Changing status after failed marriage
Hello Mrs Walker-Huntington,
I read your column every week and find your advice very impartial and on the ball. I am now seeking that advice for a matter at hand. I have a friend who came to the United States six years ago. She entered with a valid passport and visa in her name. A year ago she got married to a United States citizen after dating him for about three years. She has not filed a petition or the necessary paperwork to adjust her status to that of a lawful permanent resident as yet. Her marriage is not working out and she now wants to get a divorce from her husband and start over. If she were to meet someone else and get her papers, what effect that first marriage would have on her documents? Will there be extra questions asked by the consular officer? What do you recommend she do at this point in time? She is really unhappy in her marriage as her husband wants to alienate her from her family and friends.
I patiently await your response. Thank you for your time.
Your friend can change her status from an expired visitor to that of a permanent resident if her US-citizen husband files a petition for permanent residency on her behalf. Since she has been living with her current husband for a year and dating him for more than three years, she should have documentary evidence that her marriage and relationship are valid.
You did not indicate what kind of problems she is having in her marriage, but your friend might be eligible to self-petition for a green card for herself under the Violence Against Women's Act (VAWA) if there has been domestic violence in her marriage. Domestic violence is not only physical violence but can also include mental abuse. However this type of case has to be extensively documented for United States Citizenship & Immigration Services (USCIS) to consider granting a person permanent residency under these circumstances. If there has been physical violence and police reports were made or trips to a battered women's shelter, or any kind of counselling, it needs to be documented. USCIS is aware that many spouses use the power of filing for a green card as leverage against immigrant spouses and use the situation to exercise psychological abuse against the immigrant spouse.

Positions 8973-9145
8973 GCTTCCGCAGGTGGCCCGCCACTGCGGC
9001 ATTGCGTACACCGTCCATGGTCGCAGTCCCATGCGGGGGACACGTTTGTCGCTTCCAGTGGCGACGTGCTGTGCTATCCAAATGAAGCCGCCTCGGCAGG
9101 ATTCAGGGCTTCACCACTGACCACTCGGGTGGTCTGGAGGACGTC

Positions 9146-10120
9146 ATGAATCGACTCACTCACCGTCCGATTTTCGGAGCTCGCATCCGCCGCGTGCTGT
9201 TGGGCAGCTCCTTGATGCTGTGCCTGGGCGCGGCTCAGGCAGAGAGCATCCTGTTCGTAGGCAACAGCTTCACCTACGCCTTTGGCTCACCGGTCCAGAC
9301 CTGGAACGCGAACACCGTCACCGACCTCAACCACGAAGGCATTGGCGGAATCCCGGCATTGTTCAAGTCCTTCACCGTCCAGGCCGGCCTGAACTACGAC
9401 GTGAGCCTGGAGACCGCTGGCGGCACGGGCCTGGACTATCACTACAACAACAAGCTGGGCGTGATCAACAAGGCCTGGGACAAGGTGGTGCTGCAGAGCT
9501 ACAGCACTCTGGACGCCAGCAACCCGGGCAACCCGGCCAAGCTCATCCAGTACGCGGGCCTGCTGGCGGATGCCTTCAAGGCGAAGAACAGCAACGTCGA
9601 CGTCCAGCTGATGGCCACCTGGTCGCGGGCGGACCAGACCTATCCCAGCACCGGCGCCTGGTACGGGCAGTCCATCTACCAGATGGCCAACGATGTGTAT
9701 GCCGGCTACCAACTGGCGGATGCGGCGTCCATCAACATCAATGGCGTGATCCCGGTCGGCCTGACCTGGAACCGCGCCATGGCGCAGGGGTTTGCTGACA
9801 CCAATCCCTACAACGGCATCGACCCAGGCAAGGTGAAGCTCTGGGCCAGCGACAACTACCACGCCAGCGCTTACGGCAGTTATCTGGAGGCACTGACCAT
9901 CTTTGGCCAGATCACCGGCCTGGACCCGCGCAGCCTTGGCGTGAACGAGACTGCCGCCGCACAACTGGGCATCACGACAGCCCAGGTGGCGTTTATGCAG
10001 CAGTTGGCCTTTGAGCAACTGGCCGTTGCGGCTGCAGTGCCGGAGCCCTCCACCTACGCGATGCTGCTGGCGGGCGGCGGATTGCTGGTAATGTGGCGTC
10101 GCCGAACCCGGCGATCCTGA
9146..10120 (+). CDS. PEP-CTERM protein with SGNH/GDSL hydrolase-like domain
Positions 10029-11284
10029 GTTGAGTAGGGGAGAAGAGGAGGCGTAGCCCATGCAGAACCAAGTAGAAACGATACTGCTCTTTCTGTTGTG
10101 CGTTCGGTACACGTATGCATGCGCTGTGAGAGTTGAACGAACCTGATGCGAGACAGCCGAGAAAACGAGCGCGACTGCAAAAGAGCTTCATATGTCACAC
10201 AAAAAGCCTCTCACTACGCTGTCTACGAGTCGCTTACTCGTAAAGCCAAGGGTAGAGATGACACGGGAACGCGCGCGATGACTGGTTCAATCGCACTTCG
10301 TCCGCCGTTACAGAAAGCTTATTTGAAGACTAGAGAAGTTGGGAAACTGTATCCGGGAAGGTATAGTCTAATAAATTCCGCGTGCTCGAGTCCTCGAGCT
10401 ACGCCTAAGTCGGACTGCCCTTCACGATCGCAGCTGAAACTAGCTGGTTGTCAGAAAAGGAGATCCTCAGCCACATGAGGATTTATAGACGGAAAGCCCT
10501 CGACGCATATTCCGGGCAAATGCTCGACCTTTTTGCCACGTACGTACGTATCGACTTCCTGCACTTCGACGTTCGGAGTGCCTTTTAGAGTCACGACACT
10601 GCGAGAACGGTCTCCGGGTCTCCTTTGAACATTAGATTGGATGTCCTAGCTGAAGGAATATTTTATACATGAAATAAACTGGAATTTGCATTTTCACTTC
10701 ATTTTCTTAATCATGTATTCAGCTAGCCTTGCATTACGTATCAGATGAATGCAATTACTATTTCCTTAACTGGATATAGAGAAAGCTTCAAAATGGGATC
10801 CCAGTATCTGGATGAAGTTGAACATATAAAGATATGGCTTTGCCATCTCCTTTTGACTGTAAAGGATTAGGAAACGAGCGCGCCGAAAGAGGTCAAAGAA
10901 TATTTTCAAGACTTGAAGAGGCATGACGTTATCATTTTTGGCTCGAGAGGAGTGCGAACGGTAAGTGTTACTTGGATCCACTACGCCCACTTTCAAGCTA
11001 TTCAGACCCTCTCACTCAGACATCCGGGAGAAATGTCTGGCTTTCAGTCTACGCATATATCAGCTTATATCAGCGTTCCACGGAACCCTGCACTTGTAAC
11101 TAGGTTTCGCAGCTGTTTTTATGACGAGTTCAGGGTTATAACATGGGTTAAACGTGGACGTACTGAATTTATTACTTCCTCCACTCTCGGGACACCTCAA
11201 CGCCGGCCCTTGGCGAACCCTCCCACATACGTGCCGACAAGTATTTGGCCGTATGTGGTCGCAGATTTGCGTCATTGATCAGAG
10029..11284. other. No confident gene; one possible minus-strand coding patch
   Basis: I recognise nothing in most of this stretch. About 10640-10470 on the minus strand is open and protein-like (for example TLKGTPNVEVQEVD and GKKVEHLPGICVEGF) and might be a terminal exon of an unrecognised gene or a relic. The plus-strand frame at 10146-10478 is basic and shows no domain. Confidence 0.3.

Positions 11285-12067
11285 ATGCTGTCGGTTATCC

Your friend should definitely consult with an immigration attorney to assist her if she intends to file a VAWA petition, and she should do so sooner rather than later as Congress is debating changes to the VAWA law.
If no petition was filed and your friend wants to get a divorce and then file with her new US-citizen husband, that should not present a problem. However, she should keep all documents that show she and her current husband had a three-year-long relationship and they were married for a year and living together. The real difficulty with marriage, divorce, remarriage and filing comes around when you receive a green card within five years of yourself filing a petition for a new spouse. That type of scenario attracts strict scrutiny by law and requires clear and convincing evidence that the first marriage was not entered into to evade US immigration laws or that the first spouse died.
If your friend is unhappy, and particularly if she is in danger, she must put herself before a green card and do whatever she needs to do to protect herself.
Dahlia A. Walker-Huntington is a Jamaican-American attorney who practises law in Florida in the areas of Immigration, Family, Criminal & Personal Injury Law. She is a mediator, arbitrator and Special Magistrate in Broward County, Florida. email@example.com